Beryl Markham's Landing Site – Main-a-dieu, Nova Scotia - Atlas Obscura

Beryl Markham's Landing Site

Main-a-dieu, Nova Scotia

This remote piece of Cape Breton coast was the unceremonious landing site of the first solo, east-west transatlantic flight made by a female aviator. 

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Beryl Markham was born in 1902 into a pastoral English village. At the age of four, she moved with her father to Kenya; she developed a taste for adventure as she grew, and was soon raising her own horses. That taste for adventure also led her to learn to fly; she was one of the first bush pilots in Kenya.

In 1936, she took off from a field in Addington, England on an ambitious solo flight to New York. At that time only a few had accomplished the feat of a solo transatlantic flight, let alone against prevailing winds by flying east-to-west. 

After a grueling, 20-hour journey through poor weather and against the wind, the fuel tank vents of her Vega Gull monoplane iced up over the Cape Breton coastline. The plane crashed near the tiny settlement of Baleine in Nova Scotia. Markham walked away with just a small cut over her eye.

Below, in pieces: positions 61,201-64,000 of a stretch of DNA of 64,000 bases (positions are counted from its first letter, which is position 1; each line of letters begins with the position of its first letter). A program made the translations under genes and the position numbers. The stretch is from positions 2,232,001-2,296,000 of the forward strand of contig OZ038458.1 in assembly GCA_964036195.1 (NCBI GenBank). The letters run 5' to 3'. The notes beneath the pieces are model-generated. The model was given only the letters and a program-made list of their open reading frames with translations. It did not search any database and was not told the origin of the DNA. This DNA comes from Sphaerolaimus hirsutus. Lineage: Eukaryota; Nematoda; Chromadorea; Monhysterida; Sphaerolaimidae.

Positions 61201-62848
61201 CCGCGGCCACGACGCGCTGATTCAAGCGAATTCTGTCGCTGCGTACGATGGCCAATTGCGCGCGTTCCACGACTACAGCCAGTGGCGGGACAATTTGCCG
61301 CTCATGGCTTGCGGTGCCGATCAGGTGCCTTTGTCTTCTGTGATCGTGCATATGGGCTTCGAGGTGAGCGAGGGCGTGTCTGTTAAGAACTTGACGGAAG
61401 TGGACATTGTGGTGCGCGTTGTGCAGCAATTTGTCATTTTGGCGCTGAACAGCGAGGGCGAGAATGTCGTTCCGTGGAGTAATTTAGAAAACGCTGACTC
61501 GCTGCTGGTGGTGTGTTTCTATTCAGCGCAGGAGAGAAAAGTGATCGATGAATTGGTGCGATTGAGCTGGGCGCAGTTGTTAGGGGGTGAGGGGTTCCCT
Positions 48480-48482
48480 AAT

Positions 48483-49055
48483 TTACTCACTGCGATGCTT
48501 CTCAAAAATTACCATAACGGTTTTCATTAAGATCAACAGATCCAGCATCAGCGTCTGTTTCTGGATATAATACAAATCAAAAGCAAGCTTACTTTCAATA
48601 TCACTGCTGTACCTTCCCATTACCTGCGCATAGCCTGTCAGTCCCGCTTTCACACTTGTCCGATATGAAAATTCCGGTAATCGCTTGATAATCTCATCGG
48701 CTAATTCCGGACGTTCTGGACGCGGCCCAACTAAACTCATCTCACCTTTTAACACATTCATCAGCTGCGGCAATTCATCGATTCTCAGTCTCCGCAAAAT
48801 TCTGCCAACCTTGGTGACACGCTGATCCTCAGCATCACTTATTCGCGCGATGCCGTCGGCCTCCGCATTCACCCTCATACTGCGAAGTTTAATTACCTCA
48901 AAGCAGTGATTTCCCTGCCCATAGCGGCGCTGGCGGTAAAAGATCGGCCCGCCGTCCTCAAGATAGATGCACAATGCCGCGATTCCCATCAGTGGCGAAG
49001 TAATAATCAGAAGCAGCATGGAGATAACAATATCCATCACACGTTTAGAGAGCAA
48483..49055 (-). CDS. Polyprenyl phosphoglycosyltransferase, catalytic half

Today the spot where Markham’s plane made its undignified landing is marked with a simple plaque, facing the wild Atlantic on a near-hidden strip of beach.

Know Before You Go

The Baleine road is gravel, and can get pretty rutted in the spring.  The monument is on the left, about halfway between the last two houses.  Dress warm.  Doesn't matter if it's August.  Dress warm.

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